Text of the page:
Faced with threats of boycotts by both Target and Wal-Mart, Chicago has backed away from a plan that would have mandated a "living wage" for employees of big box stores. On Wednesday, the city council voted to sustain Mayor Richard M. Daley's Sept. 11 veto of legislation that would force companies that have more than $1 billion in annual revenue and which operate stores larger than 90,000 square feet in Chicago to pay employees at least $13 an hour in wages and benefits by 2010.
ACORN, a nation-wide advocacy organization for low- and moderate-income families and the backer of the measure, did not return calls for comment, but the organization's website posted this statement by the group's Chicago community leader Toni Foulkes:
"The Mayor did the wrong thing by our communities when he bent to pressure from big money interests from out of town," Foulkes said. "We want the Aldermen on the City Council to stand up for their neighborhoods and override this veto, so we can have jobs with fairness and dignity in our communities."
Retail operators, on the other hand, were thrilled. Wal-Mart, which previously threatened to pull the plug on 20 outlet centers it planned to build in Chicago, said the veto would allow further business investment in the community.
"The Mayor's action encourages desperately-needed business investment and development in the city, with job opportunities and savings for those who need it most," said Michael Lewis, senior vice president of store operations and president of Midwest division with Wal-Mart, in an official statement.
Wal-Mart is scheduled to open its first store in Chicago, on the city's West Side, this September. Target and Lowe's, who followed Wal-Mart's lead in threatening to take Chicago projects off the drawing board, did not return calls for comment. Target is supposed to serve as the anchor for a $90 million shopping center on Marshfield Avenue and the $113 million retail project at Wilson Yard. Lowe's was planning two new stores in Chicago. Both retailers already have some presence in the city.
But while the veto is a setback for the union-backed effort to force non-union big-box retailers to provide higher compensation, the movement is not dead. As big box retailers continue to target urban markets for growth, the fight may be replayed again and again, according to Annette Bernhardt, deputy director of the poverty program at the Brennan Center for Justice at New York University School of Law. Wal-Mart has faced stiff opposition from both the New York City Council and community groups such as Wal-Mart Watch in its on-again/off-again search for a New York foothold. And elected officials in Washington D.C. and Orlando, Fla., are also discussing living wage laws.
Chicago, which passed the ordinance in July, was not the first city to consider living wage legislation. In fact, 140 municipalities in the U.S. have already adopted such laws, according to the University of Massachusetts-Amherst's Political Economy Research Institute. The difference is that Chicago is the first city to date to have passed a ban targeting big box retailers. The issue is such a political hot potato, in fact, that Daley's veto was his first in 17 years in office. He said the measure would hurt the city's poorest residents.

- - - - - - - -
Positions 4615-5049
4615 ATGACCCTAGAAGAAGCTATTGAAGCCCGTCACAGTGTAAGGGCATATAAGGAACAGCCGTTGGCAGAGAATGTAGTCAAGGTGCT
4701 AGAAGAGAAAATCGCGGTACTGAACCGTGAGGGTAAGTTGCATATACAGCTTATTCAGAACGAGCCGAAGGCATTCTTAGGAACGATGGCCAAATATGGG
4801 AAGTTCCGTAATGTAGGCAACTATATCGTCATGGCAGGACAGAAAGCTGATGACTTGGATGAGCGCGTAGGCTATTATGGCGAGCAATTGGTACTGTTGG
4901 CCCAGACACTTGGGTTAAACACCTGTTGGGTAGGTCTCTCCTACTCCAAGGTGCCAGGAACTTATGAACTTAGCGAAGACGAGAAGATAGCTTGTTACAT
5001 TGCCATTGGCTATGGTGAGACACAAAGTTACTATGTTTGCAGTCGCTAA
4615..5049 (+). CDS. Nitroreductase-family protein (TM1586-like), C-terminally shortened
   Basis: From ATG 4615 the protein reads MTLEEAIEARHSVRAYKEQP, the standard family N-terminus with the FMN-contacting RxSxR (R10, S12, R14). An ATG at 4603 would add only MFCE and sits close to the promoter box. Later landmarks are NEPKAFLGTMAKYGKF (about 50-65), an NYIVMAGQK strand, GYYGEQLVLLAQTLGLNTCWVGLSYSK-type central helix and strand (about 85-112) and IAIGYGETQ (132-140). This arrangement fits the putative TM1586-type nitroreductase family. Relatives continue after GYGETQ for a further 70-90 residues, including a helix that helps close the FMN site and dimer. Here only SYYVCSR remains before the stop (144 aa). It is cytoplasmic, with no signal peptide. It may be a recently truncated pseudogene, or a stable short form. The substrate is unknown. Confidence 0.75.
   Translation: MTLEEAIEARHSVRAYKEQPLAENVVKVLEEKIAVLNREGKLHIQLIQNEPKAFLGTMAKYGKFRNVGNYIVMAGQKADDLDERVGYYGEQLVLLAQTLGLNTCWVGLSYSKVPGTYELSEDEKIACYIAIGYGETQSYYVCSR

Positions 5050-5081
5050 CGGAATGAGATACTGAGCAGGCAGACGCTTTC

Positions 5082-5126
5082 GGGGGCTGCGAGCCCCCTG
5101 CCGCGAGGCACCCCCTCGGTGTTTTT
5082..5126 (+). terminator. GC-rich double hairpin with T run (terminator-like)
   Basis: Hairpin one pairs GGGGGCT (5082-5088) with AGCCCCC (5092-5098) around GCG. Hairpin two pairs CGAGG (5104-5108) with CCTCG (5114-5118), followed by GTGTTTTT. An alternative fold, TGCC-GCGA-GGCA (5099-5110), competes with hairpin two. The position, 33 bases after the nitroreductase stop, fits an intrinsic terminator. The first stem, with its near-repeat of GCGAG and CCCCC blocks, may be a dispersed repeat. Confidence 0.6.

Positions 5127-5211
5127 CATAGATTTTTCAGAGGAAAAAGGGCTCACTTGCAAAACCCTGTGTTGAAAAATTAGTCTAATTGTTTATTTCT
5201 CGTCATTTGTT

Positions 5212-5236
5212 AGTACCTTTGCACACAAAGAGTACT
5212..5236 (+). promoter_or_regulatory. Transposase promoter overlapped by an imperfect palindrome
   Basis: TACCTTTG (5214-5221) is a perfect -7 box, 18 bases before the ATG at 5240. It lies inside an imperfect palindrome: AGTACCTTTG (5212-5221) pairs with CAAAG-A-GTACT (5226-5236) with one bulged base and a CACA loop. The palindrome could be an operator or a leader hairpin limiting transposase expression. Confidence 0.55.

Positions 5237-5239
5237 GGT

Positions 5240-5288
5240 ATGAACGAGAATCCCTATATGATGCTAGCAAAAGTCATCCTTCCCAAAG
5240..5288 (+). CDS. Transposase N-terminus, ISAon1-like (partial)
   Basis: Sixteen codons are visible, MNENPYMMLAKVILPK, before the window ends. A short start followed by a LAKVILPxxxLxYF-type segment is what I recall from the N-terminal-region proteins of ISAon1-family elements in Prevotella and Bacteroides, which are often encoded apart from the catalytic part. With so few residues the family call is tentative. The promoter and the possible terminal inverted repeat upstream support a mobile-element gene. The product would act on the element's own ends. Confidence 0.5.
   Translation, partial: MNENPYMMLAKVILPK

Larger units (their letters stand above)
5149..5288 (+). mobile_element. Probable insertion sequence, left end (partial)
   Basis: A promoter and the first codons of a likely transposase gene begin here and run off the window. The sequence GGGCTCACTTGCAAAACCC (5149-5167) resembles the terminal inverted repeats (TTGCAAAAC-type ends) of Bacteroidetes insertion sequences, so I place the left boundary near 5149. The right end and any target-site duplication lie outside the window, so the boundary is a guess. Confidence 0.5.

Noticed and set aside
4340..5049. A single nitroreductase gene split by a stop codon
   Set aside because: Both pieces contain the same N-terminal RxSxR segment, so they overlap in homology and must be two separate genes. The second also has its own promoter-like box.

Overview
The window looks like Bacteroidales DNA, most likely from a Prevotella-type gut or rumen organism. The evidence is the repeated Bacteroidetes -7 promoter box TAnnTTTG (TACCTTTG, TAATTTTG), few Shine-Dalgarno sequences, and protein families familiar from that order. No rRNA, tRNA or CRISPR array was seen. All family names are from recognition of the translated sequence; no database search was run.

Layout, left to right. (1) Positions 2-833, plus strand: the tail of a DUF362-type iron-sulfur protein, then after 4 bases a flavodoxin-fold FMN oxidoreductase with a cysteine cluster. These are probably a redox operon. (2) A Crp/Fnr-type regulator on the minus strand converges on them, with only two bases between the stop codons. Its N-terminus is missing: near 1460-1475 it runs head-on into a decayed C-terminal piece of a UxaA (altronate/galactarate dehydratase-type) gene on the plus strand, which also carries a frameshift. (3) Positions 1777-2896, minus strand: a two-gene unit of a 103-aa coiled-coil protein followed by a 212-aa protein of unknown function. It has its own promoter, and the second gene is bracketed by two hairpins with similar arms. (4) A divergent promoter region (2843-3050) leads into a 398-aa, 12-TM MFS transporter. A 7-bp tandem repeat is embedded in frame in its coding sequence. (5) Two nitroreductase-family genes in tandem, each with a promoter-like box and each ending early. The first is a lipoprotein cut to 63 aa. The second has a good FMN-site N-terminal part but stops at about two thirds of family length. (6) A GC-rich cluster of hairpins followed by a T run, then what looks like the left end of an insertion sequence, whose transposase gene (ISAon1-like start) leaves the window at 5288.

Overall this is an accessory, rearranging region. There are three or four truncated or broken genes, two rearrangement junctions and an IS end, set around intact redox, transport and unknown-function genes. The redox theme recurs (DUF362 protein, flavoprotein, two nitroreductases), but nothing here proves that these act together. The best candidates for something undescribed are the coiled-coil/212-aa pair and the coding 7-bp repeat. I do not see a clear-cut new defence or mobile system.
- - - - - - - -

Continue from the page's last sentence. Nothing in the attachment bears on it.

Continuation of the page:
According to Jeannette Wicks-Lim, a research fellow at the Political Economy Research Institute, the retailers' stance had more to do with politics than economics-she says the financial impact of the legislation would have been relatively minor. She estimates that the legislation's goal, which would have put wages at big box stores approximately 62 percent above Illinois' current rate of $6.50, could have been easily absorbed by companies like Wal-Mart, which she claims could cover the cost by raising prices by just 0.2 percent.
"This could be covered by a 10 cent increase in the price of a $20 item," says Wicks-Lim. "My guess is that Chicago shoppers would not be swayed to travel outside the city limits in order to get a 0.2 percent discount on their consumer goods."
Opponents of the bill, however, argue that big box operators are not wedded to specific markets and would just as soon pass on cities that mandate higher wages to operate somewhere less expensive. David F. Vite, president and CEO of the Illinois Retail Merchants Association, a professional organization, estimates that the living wage ordinance, if enacted, would cost Chicagoans approximately 6,000 new jobs.
Mike Flynn, director of legislative affairs with the Employment Policies Institute, a Washington, D.C.-based non-profit research organization that is reportedly supported by corporate donors, cites the case of Santa Fe, N.M. as the perfect example why living wage legislation does not help poor people. According to a study commissioned by the Institute, in a 75,000-person job market, the measure resulted in the loss of 540 jobs - not a high number - but all of the people who were affected came from the poorest segments of society.
"Even if Wal-Mart goes in, they will change how they operate," Flynn says. "You will see a lot more self-checkout lanes. And they will have a different set of workers. In Chicago, with $13 in wages and benefits, they will seek out and recruit a highly skilled workforce. And so those people who would have been able to get the job for $9 an hour, will not be able to get it."
Flynn also points out that since Santa Fe's living wage legislation was enacted, the city's job growth reached a four-year low, whereas it previously led the state in job creation. Wicks-Lim counters this assertion, noting that a study completed by the University of New Mexico found that the living wage mandate has no discernible impact on overall employment per firm. The study did find, however, that retail businesses with 25 or more people had a 1.5 employee loss in 2004 relative to Albuquerque, where living wage legislation has not been enacted.